Search

Top 60 Oracle Blogs

Recent comments

July 2011

Tweeting

I think I made a mistake. I recently set up a twitter account @KerryOracleGuy (of course plain old @KerryOsborne was already taken). I only signed up because I wanted to see what @TanelPoder was saying. I wasn’t planning on tweeting at all when I signed up. I just wanted to see what Tanel was saying. Well the first day a bunch of people signed up to follow me. The whole thing seems a little strange. Although it is pretty easy to keep up with what people are doing. So I guess I’m going to give it a try and see if I like it. I have tweeted a few times and I think I am starting to get the hang of it (it’s hard to teach an old dog new tricks). I have figured out how to use tiny url’s now. I think I need to figure out how to tweet pictures as well. I’ve heard there is a Twit Pic for doing that. If I use it though, I guess that would make me a “Twit Pic-er”, which I don’t much like the sound of.

RMOUG 2011: Pythian Raffle Results

I’m following up on a conference almost half a year later — try to bet that! Actually, this blog post was written more than 3 months ago and was sitting in my drafts waiting the moment I understand why I really wrote it. 3 months later… I still don’t know but I thought I should [...]

Security Webinar...

Tomorrow - July 28th at 10:00 PDT (13:00 East Coast US Time) - I'll be delivering a free Webinar on database security. If you are interested - you can register using this link: http://event.on24.com/r.htm?e=328712&s=1&k=D11C69EADAB1A25981D9E53966EE5D15&partnerref=blog1_sec_dbsecmulti

Hope to virtually see you there!

RAC

One of the biggest problems wih RAC is getting it installed. It’s not something I do often – which means it takes me far too long to do when I need to do it. But sometimes you’ve just got to go ahead and find the time. Three or four years ago I built myself a RAC stack – four nodes, because that’s the minimum number of sensibel testing.  (If you want to know why: two nodes is a very special case because you don’t have to worry about three-way negotiations; three nodes is a special case because if you’re testing failure scnerios then three nodes fails to two nodes – which is a special case. So four nodes is the smallest generic RAC installation – and that’s ignoring the question of standby systems, of course.)

My previous RAC stack, costing me about £2,000, is pictured is pictured on the left.

That’s four boxes I built from kits, an old laptop to do iSCSI emulation, and a spare 250GB external drive. I’ve got two routers there, one for the public network, one for the private; the boxes have 2GB of RAM and dual core pentium chips, and the O/S is Redhat. When I use it I tend to use Cygwin on my laptop and run up lots of telnet sessions. The system is very good for testing failures and node evictions because even with two big fans and a 4″ air gap (the white bits are polystyrene blocks) the third box down tends to overheat after about 45 minutes and crash – so most of the time I’m actually only using a three-node RAC.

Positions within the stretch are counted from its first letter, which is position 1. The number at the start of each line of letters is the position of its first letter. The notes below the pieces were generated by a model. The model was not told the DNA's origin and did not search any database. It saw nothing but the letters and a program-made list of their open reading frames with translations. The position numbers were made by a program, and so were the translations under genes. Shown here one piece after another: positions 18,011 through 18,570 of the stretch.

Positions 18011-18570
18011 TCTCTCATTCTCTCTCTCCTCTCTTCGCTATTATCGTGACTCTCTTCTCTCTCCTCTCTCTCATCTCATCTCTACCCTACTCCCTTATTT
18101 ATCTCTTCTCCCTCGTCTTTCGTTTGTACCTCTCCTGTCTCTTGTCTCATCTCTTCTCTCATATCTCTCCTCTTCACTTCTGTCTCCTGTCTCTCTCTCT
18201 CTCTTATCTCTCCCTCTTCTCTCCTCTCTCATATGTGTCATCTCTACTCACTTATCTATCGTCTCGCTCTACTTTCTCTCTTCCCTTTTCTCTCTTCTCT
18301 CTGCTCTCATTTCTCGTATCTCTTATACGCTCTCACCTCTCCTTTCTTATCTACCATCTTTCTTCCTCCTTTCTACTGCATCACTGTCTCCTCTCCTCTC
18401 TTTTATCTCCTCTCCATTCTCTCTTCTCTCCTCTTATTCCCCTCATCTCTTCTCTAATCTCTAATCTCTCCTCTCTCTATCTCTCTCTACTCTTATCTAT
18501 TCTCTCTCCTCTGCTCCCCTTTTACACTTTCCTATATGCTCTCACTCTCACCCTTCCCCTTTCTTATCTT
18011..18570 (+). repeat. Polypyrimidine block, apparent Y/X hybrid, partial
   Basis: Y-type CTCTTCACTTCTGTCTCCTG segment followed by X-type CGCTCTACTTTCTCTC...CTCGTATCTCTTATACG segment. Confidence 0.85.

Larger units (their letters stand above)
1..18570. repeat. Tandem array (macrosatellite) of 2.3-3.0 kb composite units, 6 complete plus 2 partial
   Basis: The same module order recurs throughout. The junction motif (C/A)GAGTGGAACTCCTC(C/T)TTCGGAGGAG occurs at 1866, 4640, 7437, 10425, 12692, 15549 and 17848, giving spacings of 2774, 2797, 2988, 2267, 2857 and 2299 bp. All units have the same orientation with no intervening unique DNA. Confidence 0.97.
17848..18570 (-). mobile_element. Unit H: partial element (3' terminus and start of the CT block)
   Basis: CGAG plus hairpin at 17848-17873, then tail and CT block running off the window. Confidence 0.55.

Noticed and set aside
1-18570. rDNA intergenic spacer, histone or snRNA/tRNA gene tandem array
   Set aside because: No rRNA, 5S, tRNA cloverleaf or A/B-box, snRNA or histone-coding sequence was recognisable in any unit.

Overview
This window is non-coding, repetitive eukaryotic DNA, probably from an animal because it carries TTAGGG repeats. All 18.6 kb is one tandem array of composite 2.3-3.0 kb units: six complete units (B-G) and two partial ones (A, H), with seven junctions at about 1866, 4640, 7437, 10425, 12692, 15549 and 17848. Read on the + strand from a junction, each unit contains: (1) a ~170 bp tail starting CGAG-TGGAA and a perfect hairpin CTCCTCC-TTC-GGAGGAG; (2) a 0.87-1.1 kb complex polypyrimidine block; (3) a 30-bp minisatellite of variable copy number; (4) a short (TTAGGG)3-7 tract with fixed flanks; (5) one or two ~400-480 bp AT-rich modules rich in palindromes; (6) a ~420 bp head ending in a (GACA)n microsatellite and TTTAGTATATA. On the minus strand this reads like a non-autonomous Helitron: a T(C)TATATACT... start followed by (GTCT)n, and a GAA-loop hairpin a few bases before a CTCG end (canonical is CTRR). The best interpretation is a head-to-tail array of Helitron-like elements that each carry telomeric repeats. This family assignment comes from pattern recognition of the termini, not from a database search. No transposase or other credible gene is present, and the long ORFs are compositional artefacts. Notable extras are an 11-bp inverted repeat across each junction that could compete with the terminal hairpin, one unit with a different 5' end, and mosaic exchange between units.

Anyway, the reason for showing you this picture is because I’ve finally retired the old boxes and got some new kit. My new RAC stack,  costing only £1,600, is on the right. As you can see, it’s a laptop (if you’ve got a big lap).

It’s got 16GB of RAM, 2 x 500GB discs, and a 2nd generation i7 quad-core CPU which – according to Windows 7 Pro - is also capable of double-threading. I haven’t actually had time to set up the RAC system yet (I think I’ll have a couple of free days for that around the end of August), I’ve only got as far as installing a basic Linux virtual machine as the first step in the process. But for the photo I created four virtual Windows XP Pro machines under VMWare, then started  six Oracle instances across the four machines. The battery lasted about 90 minutes, but apart from that I think I’ve got a good indication that it will handle a four-node linux RAC with a windows Grid Control front-end if I want it to.

Footnote: Every time I buy some new kit (which is about once a year) I am stunned by the rate of change. My first PC cost me £2.300: it was an Apple II with the full 64KB of RAM, 2 x 360KB floppy disc drives (5.25″), 1MHz CPU (6502) and the special graphics card that allowed something like 320 x 250 pixels – and Visicalc was still faster than Excel on my latest laptop.

Free Webinar with Cary Millsap, Kerry Osborne and Karen Morton

http://dboptimizer.com/2011/07/27/free-webinar-with-cary-millsap-kerry-osborne-a
Event date: 
Thu, 2011-07-28

Thursday, July 28 11:00am PDT  :  Register Here
Oracle performance tuning and optimization is not always easy. Now’s your chance to hear from people who have been there and ask them the questions that are keeping you up at night.